5. Understand What They Want: It is worth pointing out what the AP Biology exam wants you to be able to do. There are four basic skills you need and you should expect the questions on the exam to assess these skills.
- Interpret data (tables, graphs, cladograms, etc.)
- Understand and use proper experimental design
- Explain phenomena and make predictions based on biological principles
- Understand and use mathematical and graphical models to explain biological principles
In addition, remember that AP biology is structured around four “Big Ideas” or content areas.
- Evolution (natural selection, population genetics, phylogeny, biodiversity)
- Energetics (molecular biology, respiration, photosynthesis, immune response, homeostasis)
- Information storage and transmission (genetics, cell cycle, endocrine, and nervous systems, cell communication)
- Systems (ecology, circulatory, digestive, musculo-skeletal systems, enzymes, plant structure)
During the Exam:
1. Have Your Resources Organized and Ready: During the exam, use your notes and textbook as resources. You will have little time to look things up, so it is always better to know the details from studying. Looking things up on the Internet will take too much time and you may find incorrect information, so this is NOT advised.
2. Understand What is Being Asked: Read the question a couple of times to make sure you understand what it is asking.
3. Use Your Time Wisely: Questions are individually timed, so you don’t need to divide your time up. Use all of your time for each question, if you have finished early, read through your response, and make changes.
4. First Outline, Then Elaborate: For written responses prepare an outline of your answer. This sounds like a waste of time, but it will save you time in writing. It will also force you to think through your answer, check for errors in your logic, and allow you to write a more coherent answer. The outlines just need to be brief, jot down the relevant ideas, sequence them, and check to see if there is anything missing. Review your outline when you finish it, insert ideas you didn’t think about before, then use it to write the response to the question. The written responses to the Biology questions are generally short.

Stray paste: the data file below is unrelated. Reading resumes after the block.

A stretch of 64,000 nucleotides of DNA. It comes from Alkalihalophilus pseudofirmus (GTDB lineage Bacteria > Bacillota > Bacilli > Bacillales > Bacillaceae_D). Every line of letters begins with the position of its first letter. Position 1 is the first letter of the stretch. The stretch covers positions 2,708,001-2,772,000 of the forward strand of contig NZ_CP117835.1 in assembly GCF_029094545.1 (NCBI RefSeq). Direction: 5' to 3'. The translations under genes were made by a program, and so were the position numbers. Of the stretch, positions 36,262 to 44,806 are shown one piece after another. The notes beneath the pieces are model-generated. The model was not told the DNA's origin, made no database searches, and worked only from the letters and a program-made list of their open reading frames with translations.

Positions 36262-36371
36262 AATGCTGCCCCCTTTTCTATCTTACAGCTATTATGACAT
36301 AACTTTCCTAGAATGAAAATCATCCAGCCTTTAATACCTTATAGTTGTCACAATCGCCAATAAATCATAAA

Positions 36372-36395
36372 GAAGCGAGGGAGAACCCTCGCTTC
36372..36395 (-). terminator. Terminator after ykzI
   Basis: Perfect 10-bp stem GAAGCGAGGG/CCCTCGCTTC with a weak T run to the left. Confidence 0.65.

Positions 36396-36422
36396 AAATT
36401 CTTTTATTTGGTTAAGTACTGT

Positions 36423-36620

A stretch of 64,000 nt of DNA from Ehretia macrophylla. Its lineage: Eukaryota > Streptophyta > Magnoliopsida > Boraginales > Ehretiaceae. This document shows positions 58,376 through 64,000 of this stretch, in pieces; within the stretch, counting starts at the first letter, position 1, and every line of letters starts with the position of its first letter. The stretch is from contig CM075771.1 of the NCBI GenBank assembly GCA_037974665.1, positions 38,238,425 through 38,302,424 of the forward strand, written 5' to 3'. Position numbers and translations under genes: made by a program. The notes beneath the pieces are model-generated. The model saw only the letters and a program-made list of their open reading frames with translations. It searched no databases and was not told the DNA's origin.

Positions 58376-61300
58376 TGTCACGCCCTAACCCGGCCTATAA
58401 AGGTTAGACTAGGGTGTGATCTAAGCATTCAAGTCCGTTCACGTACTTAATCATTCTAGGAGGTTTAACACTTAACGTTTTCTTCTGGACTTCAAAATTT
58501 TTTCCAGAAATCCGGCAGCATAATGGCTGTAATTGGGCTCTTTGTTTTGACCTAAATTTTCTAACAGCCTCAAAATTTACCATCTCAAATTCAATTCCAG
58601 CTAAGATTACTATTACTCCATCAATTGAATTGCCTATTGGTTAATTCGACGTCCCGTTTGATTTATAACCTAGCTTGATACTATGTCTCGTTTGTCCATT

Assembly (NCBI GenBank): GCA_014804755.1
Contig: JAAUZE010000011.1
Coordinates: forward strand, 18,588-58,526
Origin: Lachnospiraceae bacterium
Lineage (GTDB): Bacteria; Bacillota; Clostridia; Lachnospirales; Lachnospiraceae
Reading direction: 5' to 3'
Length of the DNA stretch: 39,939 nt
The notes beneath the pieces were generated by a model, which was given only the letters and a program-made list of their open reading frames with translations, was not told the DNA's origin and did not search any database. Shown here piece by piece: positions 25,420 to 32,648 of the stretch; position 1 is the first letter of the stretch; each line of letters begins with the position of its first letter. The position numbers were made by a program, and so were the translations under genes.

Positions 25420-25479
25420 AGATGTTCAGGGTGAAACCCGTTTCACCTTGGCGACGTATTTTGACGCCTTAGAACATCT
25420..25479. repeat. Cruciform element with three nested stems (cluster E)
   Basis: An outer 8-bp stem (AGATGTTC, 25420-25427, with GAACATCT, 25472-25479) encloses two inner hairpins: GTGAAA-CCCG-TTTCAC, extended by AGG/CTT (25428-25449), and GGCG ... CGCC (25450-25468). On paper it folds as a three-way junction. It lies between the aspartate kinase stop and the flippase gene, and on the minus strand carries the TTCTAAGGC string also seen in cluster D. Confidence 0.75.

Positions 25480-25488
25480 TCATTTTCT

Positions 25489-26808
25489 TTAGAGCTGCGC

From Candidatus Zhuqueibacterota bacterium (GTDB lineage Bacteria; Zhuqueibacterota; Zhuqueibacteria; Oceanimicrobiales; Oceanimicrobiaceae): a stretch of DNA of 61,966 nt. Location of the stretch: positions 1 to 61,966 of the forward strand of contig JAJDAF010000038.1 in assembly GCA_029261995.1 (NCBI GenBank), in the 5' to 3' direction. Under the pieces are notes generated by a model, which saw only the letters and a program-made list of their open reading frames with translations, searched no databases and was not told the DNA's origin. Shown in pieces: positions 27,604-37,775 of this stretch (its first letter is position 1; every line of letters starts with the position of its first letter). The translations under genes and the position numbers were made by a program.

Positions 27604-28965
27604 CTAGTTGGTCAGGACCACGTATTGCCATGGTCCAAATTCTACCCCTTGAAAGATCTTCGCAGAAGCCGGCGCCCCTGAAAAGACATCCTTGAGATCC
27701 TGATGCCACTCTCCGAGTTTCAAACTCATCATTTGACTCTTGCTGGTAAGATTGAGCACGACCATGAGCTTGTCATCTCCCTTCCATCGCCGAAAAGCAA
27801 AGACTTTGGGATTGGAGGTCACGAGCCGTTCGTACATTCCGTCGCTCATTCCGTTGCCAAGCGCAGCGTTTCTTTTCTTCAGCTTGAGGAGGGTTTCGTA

The College Board has resources for this year’s exams. Review these so you know what to expect.
The general guidelines are located here:
They provide a page with tips on taking open book exams:
There are details about the format of the Biology exam on this page:
The College Board also provides released free-response questions for exams for 2018 and earlier. As a part of your studying, you should look through a year or two of these to see the kind of question that is asked on the exam. Look at the scoring criteria and the sample answers. Pay particular attention to the longer questions because the 2020 exam will have questions of similar length.
The released 2019 free-response questions do not include commentary or answers: